Friday, July 29, 2016

Reader's Intent - Yes to the Mess

What on earth does Jazz have to do with wildland fire? I'm guessing that more than a few people have asked that question since we rolled out the 2016 Professional Reading Program book list, and they saw that the focus title was a book on leadership and improvisational jazz.

"Yes to the Mess" book cover

When I first read Yes to the Mess, I was struck by the similarities in thought and process that my work in fire had with jazz. At first glance, it's easy to miss these similarities, especially since jazz is kind of a niche art form. I know I'm not much of a jazz fan, and I don't know too many people that are, at least in my fire circle of friends and coworkers. 

Think about it: Just about everything we do in fire operations is improvisation. When the tone goes off and an engine crew responds to a fire, there may be a framework of general operating procedures laid out, but once on scene it's up to the IC and firefighters to assess the situation, and respond as needed. There's no step-by-step guide for what to do in every situation, so we improvise. Maybe the terrain keeps us from attacking one section of the fire with the engine, so we adapt by laying hose and going on foot. In helitack, we're improvising from the moment we start to size up the fire, deciding where to land, how to hike to the fire, what actions to take when we get there. We improvise all the time in fire.

Another similarity is that we typically work in small teams, just like small jazz bands. The give and take between members of the "team" in pursuit of that common goal is a theme throughout the book. On a fire crew, we all fill different roles at different times. Sometimes I'm the leader, sometimes I'm not.  Sometimes I'm the expert, sometimes I'm not. How I react and perform in those different roles, and how I let the "lead" flow from one person to another, depending on the situation, is an important part of small team leadership. There are a few points in the book where the author discusses how this healthy back and forth is good for teamwork.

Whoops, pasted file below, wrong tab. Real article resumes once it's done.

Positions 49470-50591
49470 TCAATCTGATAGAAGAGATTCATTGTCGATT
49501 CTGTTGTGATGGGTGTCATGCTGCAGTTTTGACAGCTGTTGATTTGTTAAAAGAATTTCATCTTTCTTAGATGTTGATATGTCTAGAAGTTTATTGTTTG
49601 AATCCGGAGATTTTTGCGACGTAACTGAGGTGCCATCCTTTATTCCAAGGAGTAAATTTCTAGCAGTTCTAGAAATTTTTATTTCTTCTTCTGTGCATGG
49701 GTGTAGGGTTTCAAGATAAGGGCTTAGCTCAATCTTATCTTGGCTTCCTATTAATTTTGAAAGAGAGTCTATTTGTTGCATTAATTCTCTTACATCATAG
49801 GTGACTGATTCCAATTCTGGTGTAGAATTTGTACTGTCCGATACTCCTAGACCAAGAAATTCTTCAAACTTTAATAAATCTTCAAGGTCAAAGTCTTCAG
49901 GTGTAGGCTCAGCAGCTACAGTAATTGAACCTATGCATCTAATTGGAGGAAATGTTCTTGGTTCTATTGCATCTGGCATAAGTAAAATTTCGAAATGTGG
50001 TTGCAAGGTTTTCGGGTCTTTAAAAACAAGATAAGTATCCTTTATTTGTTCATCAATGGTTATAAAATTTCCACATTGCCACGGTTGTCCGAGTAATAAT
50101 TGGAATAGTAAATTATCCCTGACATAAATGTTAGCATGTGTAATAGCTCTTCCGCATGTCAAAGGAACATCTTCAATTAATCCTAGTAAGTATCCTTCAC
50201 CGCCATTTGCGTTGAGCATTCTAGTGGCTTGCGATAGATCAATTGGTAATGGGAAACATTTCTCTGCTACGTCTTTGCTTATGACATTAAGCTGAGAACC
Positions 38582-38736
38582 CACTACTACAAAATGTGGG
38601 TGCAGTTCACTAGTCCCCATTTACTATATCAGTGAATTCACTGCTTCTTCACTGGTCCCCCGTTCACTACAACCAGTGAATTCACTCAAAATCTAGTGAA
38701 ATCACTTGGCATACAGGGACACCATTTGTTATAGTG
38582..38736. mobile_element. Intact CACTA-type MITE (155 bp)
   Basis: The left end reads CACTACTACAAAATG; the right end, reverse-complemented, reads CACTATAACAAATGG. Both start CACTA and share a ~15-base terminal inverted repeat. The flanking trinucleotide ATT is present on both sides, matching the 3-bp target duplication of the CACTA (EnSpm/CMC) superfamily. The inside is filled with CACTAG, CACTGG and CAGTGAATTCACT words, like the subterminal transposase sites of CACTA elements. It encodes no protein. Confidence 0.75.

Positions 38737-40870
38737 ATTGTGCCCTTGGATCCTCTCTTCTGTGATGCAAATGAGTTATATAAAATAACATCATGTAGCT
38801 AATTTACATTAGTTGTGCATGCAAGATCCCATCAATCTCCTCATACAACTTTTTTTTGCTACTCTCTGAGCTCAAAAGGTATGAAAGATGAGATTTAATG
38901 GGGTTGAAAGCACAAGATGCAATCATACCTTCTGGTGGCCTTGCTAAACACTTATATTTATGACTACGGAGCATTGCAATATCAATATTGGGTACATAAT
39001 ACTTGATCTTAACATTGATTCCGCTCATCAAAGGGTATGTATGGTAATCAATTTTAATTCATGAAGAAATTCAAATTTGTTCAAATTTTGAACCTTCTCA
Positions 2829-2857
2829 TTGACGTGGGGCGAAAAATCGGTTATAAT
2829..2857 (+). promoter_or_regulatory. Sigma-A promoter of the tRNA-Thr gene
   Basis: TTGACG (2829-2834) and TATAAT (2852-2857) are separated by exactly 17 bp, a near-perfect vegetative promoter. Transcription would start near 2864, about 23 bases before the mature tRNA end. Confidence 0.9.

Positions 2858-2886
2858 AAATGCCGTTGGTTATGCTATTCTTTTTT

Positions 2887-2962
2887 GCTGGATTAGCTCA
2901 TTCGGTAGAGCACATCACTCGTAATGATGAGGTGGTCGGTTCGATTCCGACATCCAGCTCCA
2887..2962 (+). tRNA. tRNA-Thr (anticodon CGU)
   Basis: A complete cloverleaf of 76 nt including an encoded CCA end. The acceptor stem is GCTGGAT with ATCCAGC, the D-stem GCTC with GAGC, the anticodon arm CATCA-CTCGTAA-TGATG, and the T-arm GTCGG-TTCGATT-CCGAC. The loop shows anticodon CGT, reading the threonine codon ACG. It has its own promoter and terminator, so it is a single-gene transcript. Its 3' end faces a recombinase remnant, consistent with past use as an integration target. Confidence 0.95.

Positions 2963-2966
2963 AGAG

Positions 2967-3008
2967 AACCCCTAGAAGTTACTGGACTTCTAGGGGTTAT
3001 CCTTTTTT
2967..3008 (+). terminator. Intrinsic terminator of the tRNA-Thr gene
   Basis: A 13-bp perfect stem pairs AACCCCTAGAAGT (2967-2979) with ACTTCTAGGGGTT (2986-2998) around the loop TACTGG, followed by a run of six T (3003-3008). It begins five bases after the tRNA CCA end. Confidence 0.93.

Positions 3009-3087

One thing that really stood out to me is the idea that, for the most part, jazz is forgiving of errors and mistakes, and finds ways to incorporate those mistakes into positive outcomes. In particular, I really loved the idea that "Jazz musicians assume that you can take any bad situation and make it into a good situation." I love that attitude, and let's be honest, that's an attitude shared by many firefighters even if we don't formally recognize it. We have that cultural "can do" attitude that really is all about doing what we can with what we have, making positive outcomes from bad situations. It can even be argued that really, that's our job—taking bad situations and turning them into good situations. Yes to the Mess talks a lot about how people interact with each other, analyzing "bad" situations and improvising to make it a "good" situation.

What I really appreciated after reading Yes to the Mess is that it contains a lot of ideas on how to be not just a better leader, but a better follower and a better team player. I really liked the ideas about taking turns sharing the "lead" and following, regardless of role in the organization. Jazz may not share a lot of similarities with firefighting in the physical sense, but when it comes to behavior, what works for jazz can work for us as well. Take few minutes, hours, or days to read through it, and give it some thought. I found a lot of good ideas about being a follower and leader in my organization, and hopefully you will too. Leaders are Readers!

Until next time...

For more information on the WFLDP and the Professional Reading Program, check out the website and the tools available there.  

Justin Vernon is a regular guest contributor on our blog. Justin works for the United States Forest Service and is a member of the NWCG Leadership Subcommittee as the steward of the Professional Reading Program. Check out his Chasing Fire blog. All expressions are those of the author.

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